- - Table 7: At the individual descriptor level, the cusp and butterfly models are very close to each other for Log P and the forming energy H, which is even more relevant for the hydrophobicity, because for the forming energy it transpires from Table 5 that the butterfly model practically reduces to the cusp model because the sixth contribution virtually vanishes. However, for the structural influence on polarizability (POL) the butterfly and swallow tail are the closest models. When one considers the hierarchy of the individual descriptors according to their QSAR-I models in Table 5 in terms of the reduction in relative statistical power$$Log\hspace{0.17em}P\to H\to POL$$

- - Table 8: When the second order distance difference is considered between the individual inter-modeling paths of Table 7, it can nevertheless be considered through the further variations of paths of Table 7. Also, the QSAR-I and the fold (F) catastrophe model intervene in changing the influence on specific interactions from POL to H. Therefore, by counting the minimum hierarchy of these paths, the distance ordering is obtained as follows:$$(LogP\xf7H)\to (H\xf7POL)\to (POL\xf7LogP)$$

- - Table 9: Interestingly, in terms of the two structural descriptors, the QSAR model is present even though its individual statistics are not the highest in Table 6; however, judging by the ordering of minimum paths recorded, the coupling descriptors hierarchy is established as:$$(H\&POL)\to (POL\&Log\mathrm{\hspace{0.17em}\u200a\u200a}P)\to (Log\mathrm{\hspace{0.17em}\u200a\u200a}P\&H)$$

- The HIV-1 inhibitory activity is triggered by a hydrophobic interaction followed by energetic stabilization of the ligand/substrate (pyrididone derivative/viral protein) interaction here modeled by the heat of molecular formation and eventually completed by the ionic field influence herein represented by the polarizability descriptor.
- Although the QSAR multi-linear model should not be excluded from the molecular modeling of complex bio-chemical interactions, it should be complemented with other polynomial correlational catastrophe-type models that produce significant results comparable to those of other 3D-modeling procedures such as docking-based comparative molecular field analysis (CoMFA) and comparative molecular similarity indices analysis (CoMSIA) [24].

- Log P: For positive values, the compound behaves hydrophobically and requires dissolution in an organic solvent; by contrast, for negative values the compound is hydrophilic and can be dissolved directly in an aqueous buffer. For Log P equal to 0, the compound partitions at a 1:1 organic-to-aqueous phase ratio, meaning that it is likely soluble in both organic and aqueous solvents and in cellular environments; thus, values of Log P equal to or greater than zero are selected to achieve hydrophobicity and suitability for the cellular environment [43,44], while characterizing the stacking bonding of aromatic rings [45];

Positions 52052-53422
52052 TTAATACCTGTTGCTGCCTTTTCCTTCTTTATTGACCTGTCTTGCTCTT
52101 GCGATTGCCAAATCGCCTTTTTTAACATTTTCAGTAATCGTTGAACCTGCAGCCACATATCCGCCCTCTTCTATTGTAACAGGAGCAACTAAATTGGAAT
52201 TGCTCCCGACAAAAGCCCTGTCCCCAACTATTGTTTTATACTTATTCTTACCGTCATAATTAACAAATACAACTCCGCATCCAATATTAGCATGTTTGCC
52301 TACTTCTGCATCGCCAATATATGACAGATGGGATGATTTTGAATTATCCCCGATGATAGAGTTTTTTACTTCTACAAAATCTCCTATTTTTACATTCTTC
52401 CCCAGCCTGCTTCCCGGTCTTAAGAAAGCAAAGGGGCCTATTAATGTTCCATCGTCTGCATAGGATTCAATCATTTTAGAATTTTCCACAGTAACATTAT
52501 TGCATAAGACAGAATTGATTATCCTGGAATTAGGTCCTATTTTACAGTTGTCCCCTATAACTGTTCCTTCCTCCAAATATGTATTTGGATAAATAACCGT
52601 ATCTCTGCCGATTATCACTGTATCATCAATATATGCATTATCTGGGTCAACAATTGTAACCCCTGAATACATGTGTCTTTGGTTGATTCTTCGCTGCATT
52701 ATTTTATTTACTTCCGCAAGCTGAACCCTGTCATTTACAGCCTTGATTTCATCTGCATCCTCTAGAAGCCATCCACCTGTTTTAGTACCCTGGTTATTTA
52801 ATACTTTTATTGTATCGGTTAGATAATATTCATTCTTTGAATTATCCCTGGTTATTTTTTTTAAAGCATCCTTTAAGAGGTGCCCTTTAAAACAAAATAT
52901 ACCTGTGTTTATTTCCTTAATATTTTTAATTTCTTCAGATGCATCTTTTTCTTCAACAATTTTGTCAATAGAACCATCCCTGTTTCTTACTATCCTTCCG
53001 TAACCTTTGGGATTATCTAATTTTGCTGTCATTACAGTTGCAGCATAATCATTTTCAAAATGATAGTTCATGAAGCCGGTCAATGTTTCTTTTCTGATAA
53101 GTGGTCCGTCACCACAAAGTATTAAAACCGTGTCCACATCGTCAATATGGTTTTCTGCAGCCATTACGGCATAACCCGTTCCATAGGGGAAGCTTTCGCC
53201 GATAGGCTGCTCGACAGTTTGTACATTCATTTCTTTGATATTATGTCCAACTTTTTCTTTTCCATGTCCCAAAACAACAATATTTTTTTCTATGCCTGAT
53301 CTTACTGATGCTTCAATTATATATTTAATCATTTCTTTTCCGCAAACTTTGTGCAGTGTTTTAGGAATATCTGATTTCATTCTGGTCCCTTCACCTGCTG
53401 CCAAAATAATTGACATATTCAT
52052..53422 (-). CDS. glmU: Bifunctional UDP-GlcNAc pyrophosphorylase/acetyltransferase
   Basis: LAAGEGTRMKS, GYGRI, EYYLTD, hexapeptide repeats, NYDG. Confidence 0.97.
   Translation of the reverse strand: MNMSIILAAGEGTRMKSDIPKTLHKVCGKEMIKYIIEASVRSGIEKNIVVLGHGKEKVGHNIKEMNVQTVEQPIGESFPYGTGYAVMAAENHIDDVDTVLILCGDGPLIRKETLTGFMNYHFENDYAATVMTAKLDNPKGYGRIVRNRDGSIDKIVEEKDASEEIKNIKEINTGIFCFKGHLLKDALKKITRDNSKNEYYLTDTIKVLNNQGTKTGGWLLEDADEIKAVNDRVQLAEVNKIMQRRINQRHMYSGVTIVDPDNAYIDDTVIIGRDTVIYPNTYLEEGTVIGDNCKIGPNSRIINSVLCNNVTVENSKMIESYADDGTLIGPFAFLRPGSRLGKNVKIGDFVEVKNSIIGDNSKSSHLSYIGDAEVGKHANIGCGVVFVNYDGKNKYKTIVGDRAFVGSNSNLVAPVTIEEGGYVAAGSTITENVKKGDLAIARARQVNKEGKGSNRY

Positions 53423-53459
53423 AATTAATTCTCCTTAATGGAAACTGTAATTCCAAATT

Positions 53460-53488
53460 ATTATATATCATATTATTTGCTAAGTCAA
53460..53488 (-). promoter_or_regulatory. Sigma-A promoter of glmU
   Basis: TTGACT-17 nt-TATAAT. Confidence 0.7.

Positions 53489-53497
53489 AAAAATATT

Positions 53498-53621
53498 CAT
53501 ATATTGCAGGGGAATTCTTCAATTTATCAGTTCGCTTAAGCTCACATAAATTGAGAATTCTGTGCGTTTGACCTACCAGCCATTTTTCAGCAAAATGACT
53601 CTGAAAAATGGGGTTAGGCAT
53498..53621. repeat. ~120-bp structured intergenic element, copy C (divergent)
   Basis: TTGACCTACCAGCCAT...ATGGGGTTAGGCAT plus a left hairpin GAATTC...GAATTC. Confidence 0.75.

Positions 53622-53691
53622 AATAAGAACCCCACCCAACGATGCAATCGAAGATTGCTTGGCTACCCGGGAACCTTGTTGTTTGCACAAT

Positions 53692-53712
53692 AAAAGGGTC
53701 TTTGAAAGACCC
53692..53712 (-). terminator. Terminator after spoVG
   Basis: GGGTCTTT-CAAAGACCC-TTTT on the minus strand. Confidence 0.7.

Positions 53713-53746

- H: Because the formation of a compound from its elements usually is an exothermic process, most heats of formation are negative, and this is also a characteristic of the dynamic equilibrium of ligand-substrate interactions [46]; note that the advantage of using heat of formation as QSAR descriptor resides in the following: it thermodynamically relates with the free energy ΔG= −RTlnK
_{eq}by the equilibrium constant_{eq}K which parallels the recorded activity at thermodynamic level [24]; it nevertheless expands the Gibbs free energy from the hydrogen to covalent bonding strength [45]; - Activity Models: Represent the same chemical-biological process providing their differences with respect to structural domains are minimized to zero.

**27**(Log P ≈ 2.72, H ≈ −39.459 kcal/mol, POL ≈ 35.55Ǻ

^{3}),

**28**(Log P ≈ 1.06, H ≈ −34.478kcal/mol, POL ≈ 34.88Ǻ

^{3}), and

**29**(Log P ≈ 0.96, H ≈ −21.361 kcal/mol, POL ≈ 35.17Ǻ

^{3}). Most impressively, these molecules were also predicted by the much more sophisticated methods of CoMFA and CoMSIA as having increased binding affinity between the aromatic ring (or wing 2 of the pyridinone derivative) and amino acid Tyr181 of the first molecule and Tyr188 of the last two. These two amino acids are very important in the inhibition of RT by NNRTIs because the most common mutations are Tyr181Cys and Tyr188Cys, and they are responsible for the emergence of viruses resistant to pyridinone derivatives. Therefore, designing pyridinone compounds that allow aromatic ring stacking interactions with Tyr181 and Tyr 188 may prevent these mutations and increase the activity of these anti-HIV drugs.

## 5. Conclusions

_{1}, X

_{2}), with X

_{1}, X

_{2}being structural physicochemical parameters (usually hydrophobicity, polarizability and/or forming heat energy in accordance with the basic recommendation of Hansch) [54] under the seven polynomial forms inspired by Thom’s catastrophe theory [1] (see Table 3).

- A defined endpoint: The hydrophobic binding of the inhibitor in the pocket of the p66 subunit of reverse-transcriptase was confirmed herein through the identification of hydrophobicity as the major influence among all the mono-nonlinear catastrophes employed; see Equation (17).